BANGKOK -- Even by local standards, riding Bangkok's No. 8 bus is an ordeal. Its operator received 345 complaints from passengers in the fiscal year ended September, almost one a day, according to the Bangkok Post newspaper. These included claims of reckless driving and refusals to pick up and drop off passengers when traffic was heavy.
How bad is the No. 8? Consider this account of a typical weeknight ride on the "worst" bus in the capital.
The journey began at a bus stop at the Memorial Bridge near the Chao Phraya River, in the western part of the city center. Leaving the typical Bangkok scenery behind, the bus headed northeast through a business district before turning southeast toward Bang Kapi, a route of about 30km.
Thailand is a tropical country, and even in mid-November the temperature was a stifling 33 C. The interior of the bus was old-fashioned with wooden floors, and its clattering ceiling fans providing little relief. The middle door remained open even when the vehicle was moving at full speed.
Nevertheless, the ride started out pleasantly enough, with the open windows allowing passengers to enjoy the evening breeze and feel the bustle of the city around them. Sure, it was not exactly comfortable compared to buses in advanced economies, but with a flat fare of just 9 baht (25 cents), the price is hard to beat.
The bus had only a few passengers at first, but within 10 minutes or so all the seats were taken. No announcements were made during the trip, probably because most of the passengers tend to be locals.
After about an hour, things took an alarming turn. The driver accelerated aggressively once the bus cleared a traffic jam and seemed to have no qualms about executing reckless maneuvers, including cutting across a four-lane road to pull over at a bus stop.
About hour in, toward the end of the journey, and a truly frightening incident took place: An elderly woman who seemingly had trouble walking was about to get off the bus when it suddenly started moving, almost throwing her to the street. Fortunately, the ticket collector noticed what was happening and shouted to the driver to hit the brakes.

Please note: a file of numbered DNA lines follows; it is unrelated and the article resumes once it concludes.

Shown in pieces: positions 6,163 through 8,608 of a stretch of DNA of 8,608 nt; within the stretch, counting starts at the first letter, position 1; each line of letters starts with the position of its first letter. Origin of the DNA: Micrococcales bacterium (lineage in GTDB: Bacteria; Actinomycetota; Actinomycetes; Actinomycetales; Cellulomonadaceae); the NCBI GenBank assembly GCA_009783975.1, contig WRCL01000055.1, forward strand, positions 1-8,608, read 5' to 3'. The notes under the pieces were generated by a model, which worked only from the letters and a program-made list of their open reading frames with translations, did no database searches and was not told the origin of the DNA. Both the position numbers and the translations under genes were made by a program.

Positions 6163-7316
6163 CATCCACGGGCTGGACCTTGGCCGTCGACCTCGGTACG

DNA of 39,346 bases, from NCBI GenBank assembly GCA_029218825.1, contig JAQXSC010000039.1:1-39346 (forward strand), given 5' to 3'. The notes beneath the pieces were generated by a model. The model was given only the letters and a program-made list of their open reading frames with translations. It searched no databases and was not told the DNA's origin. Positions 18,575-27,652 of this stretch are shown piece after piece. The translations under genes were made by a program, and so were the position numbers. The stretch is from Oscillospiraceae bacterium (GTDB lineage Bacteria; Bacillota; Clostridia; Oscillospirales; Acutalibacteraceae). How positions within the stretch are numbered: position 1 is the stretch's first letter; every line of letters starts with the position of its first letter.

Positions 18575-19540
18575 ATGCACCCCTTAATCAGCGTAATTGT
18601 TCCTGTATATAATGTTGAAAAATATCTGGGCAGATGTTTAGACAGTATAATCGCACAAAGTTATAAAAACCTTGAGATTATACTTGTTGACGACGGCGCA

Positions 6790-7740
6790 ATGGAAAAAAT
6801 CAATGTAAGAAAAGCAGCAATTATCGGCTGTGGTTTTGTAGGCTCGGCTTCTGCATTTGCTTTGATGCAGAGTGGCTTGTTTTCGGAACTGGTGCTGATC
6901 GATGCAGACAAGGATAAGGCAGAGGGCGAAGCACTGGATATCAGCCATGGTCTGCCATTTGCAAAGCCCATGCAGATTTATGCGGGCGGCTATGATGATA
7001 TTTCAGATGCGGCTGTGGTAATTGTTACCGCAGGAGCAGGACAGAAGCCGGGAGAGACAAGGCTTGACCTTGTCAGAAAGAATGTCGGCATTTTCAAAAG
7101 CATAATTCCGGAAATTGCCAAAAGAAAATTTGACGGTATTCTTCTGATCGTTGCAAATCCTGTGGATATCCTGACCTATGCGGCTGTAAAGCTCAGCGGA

Dangerous but dear
Between 2011 and 2013, there were 29 accidents involving buses in Bangkok, resulting in 30 deaths and 100 injuries, according to the Prachatai English, a local online news outlet. Some blame the high accident rate on the pay scheme for bus drivers, which bases their salaries on the number of fares they collect. This encourages drivers to speed and cut in front of other cars to pick up as many passengers as possible.
As dangerous as they are, buses remain an important means of transportation for many, given the country's underdeveloped rail network.
The Thai government is working to improve its urban railway system. It plans to introduce Japanese-made trains and operating technologies on a new route scheduled to open next year. The air-conditioned, safe and reliable trains should come as a welcome relief for commuters and shoppers, particularly during rush-hour travel.
But despite its numerous flaws, the notorious No. 8 bus has its own charms and is deeply rooted in the community. Can it survive through the drastic change of transportation? The answer may depend on whether the operator adopts the sort of quality services its modern competitors deliver.